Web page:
This year, there’s also a much bigger focus on reaching people digitally and through social media. 

“The gift of COVID is that everybody’s much more comfortable online than they were before. So I’m hoping that around the world, people will actually take advantage of that to have online services and webinars and things like that. For example, in my hometown of Cape Town we held an online prayer service. We contacted the chaplains and youth leaders of six different denominations to plan this online service, which was quite exciting.”

“These chaplains and youth leaders decided this collaboration shouldn’t just be a one-off thing for Season of Creation, so they’ve formed a movement called Together 4 Creation. During Season of Creation, they’re running two campaigns. One is called Repurpose, a competition on repurposing things made out of plastic. Young people are all going to put their repurposed items up on social media and tag 10 friends to spread the movement. There’s a prize for that. And then, because during COVID we’ve had big problems with food security, we’re also doing a One Garden campaign where people are encouraged to start a home veggie garden.

“The chaplains and youth leaders have also started a joint Facebook page and after Season of Creation, they’re going to continue to do joint events and clean-ups. So I’m very excited.”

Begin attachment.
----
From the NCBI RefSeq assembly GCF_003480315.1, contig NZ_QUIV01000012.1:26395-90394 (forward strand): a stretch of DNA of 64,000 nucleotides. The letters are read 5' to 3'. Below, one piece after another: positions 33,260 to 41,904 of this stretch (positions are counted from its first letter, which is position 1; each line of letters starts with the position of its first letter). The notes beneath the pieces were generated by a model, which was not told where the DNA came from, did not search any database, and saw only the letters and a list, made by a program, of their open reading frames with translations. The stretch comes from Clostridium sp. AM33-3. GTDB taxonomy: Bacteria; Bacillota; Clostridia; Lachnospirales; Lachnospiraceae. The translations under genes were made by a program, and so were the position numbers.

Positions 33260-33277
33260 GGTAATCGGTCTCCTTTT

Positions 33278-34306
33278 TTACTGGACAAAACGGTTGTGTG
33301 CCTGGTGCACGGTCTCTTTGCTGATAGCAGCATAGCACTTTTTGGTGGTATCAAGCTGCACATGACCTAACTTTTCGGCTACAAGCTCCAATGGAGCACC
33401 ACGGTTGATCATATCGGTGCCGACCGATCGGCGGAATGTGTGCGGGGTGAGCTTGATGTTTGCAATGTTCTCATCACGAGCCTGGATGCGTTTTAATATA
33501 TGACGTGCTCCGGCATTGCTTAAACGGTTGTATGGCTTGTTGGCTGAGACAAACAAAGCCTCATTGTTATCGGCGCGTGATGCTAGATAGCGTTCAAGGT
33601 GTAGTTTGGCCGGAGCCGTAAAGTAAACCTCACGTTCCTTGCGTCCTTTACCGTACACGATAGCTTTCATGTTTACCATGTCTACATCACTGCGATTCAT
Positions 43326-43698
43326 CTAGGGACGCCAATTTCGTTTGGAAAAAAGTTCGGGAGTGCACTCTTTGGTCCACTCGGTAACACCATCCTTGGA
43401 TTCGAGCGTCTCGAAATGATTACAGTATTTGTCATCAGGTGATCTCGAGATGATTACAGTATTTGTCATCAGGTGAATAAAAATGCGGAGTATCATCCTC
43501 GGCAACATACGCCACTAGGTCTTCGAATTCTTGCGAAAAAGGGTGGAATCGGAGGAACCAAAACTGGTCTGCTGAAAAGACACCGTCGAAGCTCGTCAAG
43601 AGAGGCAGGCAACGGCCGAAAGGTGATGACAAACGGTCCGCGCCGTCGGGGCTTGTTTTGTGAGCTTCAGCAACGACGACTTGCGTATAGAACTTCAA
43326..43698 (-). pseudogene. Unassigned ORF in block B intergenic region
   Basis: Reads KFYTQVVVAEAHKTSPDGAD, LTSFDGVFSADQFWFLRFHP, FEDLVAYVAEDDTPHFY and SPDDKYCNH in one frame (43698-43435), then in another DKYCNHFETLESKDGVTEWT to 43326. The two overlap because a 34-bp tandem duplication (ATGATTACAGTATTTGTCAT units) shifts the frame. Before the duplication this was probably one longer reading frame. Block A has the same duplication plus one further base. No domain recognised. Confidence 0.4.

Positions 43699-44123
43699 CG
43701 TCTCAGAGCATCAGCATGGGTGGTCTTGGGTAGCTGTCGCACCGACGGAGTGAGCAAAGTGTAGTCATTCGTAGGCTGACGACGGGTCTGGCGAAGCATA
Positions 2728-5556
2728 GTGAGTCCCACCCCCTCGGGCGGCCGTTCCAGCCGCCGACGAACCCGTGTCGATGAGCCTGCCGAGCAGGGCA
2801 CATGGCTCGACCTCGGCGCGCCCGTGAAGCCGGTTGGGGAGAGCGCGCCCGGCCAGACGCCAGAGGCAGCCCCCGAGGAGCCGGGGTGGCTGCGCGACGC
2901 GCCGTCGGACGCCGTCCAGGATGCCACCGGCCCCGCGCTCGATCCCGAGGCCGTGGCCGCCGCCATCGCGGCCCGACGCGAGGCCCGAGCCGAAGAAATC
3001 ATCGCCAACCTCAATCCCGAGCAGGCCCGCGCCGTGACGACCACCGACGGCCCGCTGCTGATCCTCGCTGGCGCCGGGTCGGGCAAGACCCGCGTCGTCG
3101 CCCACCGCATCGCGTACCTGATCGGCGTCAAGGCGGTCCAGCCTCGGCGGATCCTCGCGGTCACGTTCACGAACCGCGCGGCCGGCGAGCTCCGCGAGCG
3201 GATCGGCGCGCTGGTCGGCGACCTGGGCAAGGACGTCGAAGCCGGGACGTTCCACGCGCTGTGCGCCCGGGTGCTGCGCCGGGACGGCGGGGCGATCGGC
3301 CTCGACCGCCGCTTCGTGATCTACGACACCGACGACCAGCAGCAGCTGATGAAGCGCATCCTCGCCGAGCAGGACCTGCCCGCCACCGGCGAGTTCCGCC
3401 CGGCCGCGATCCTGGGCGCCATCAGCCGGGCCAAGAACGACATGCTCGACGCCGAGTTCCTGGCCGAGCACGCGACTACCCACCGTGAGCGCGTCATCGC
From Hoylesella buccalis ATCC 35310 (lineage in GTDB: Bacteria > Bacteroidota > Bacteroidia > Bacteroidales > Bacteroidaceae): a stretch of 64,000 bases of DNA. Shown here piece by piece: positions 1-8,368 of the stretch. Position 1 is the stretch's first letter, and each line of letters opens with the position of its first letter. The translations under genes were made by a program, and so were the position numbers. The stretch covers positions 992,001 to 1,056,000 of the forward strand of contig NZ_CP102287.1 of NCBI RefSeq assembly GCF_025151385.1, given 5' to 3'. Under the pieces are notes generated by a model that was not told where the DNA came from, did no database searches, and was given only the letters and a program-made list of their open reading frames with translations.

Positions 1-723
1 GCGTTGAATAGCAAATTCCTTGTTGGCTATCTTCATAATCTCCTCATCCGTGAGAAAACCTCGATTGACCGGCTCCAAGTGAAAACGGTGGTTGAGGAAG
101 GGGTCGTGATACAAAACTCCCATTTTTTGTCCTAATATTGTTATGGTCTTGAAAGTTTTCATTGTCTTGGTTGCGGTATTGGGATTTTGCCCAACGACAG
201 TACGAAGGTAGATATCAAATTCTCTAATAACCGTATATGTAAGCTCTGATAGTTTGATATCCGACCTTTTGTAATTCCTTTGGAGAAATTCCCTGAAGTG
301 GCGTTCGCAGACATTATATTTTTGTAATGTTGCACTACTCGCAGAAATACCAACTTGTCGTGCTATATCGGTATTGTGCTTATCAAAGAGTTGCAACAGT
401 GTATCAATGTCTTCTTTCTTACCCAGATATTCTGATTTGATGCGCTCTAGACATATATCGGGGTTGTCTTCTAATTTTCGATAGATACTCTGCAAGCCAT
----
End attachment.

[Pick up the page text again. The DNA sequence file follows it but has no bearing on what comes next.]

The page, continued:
Imagining Jubilee

This year we have witnessed global crises on an unprecedented scale. Our current circumstances have reinforced the need for us to evaluate the way humanity functions and our impact upon the whole of God’s created order. The need for Jubilee – just and sustainable systems, and rest for the Earth – has been revealed now more than ever. 

“Jubilee is a very powerful image for this time, for COVID,” reflects Rachel. “It brings together three different issues. The first issue is about rest for the planet. In the initial stages of COVID, we were all experiencing this as we slowed down. We found animals were returning, birds were returning, and there were some beautiful images of all the pollution disappearing in certain places. So it gave us that vision of what could be. I know we’ve messed up now – the world is back to polluting and rushing around, and with the economy in a dive some of the environmental goals may be dropped. But we did get a vision of what happens when the Earth can rest. This issue of rest is for us as Christians as well – keeping our Sabbaths and that rhythm of rest.